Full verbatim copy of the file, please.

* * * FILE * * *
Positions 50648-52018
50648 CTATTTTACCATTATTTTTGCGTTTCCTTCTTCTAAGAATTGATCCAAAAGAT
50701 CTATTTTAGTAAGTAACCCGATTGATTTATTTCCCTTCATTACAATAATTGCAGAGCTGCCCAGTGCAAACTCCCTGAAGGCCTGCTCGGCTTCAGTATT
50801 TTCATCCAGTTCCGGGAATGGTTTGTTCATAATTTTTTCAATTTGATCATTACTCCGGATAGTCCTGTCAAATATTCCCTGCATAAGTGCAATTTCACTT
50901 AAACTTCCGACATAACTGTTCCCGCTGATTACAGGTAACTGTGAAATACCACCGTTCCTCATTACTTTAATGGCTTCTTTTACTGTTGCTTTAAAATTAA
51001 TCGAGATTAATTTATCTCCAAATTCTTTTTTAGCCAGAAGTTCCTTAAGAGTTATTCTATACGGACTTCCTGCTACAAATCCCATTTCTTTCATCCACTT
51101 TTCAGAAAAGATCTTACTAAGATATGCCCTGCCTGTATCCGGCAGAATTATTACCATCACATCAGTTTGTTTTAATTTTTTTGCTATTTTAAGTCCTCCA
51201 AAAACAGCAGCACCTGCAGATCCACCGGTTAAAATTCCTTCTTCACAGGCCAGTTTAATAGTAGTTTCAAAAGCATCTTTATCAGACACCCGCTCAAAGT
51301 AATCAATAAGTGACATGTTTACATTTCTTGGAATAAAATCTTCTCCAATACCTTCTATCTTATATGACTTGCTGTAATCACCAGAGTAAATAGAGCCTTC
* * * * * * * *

Positions 50648-52018
50648 CTATTTTACCATTATTTTTGCGTTTCCTTCTTCTAAGAATTGATCCAAAAGAT
50701 CTATTTTAGTAAGTAACCCGATTGATTTATTTCCCTTCATTACAATAATTGCAGAGCTGCCCAGTGCAAACTCCCTGAAGGCCTGCTCGGCTTCAGTATT
50801 TTCATCCAGTTCCGGGAATGGTTTGTTCATAATTTTTTCAATTTGATCATTACTCCGGATAGTCCTGTCAAATATTCCCTGCATAAGTGCAATTTCACTT
50901 AAACTTCCGACATAACTGTTCCCGCTGATTACAGGTAACTGTGAAATACCACCGTTCCTCATTACTTTAATGGCTTCTTTTACTGTTGCTTTAAAATTAA
51001 TCGAGATTAATTTATCTCCAAATTCTTTTTTAGCCAGAAGTTCCTTAAGAGTTATTCTATACGGACTTCCTGCTACAAATCCCATTTCTTTCATCCACTT
51101 TTCAGAAAAGATCTTACTAAGATATGCCCTGCCTGTATCCGGCAGAATTATTACCATCACATCAGTTTGTTTTAATTTTTTTGCTATTTTAAGTCCTCCA
51201 AAAACAGCAGCACCTGCAGATCCACCGGTTAAAATTCCTTCTTCACAGGCCAGTTTAATAGTAGTTTCAAAAGCATCTTTATCAGACACCCGCTCAAAGT
51301 AATCAATAAGTGACATGTTTACATTTCTTGGAATAAAATCTTCTCCAATACCTTCTATCTTATATGACTTGCTGTAATCACCAGAGTAAATAGAGCCTTC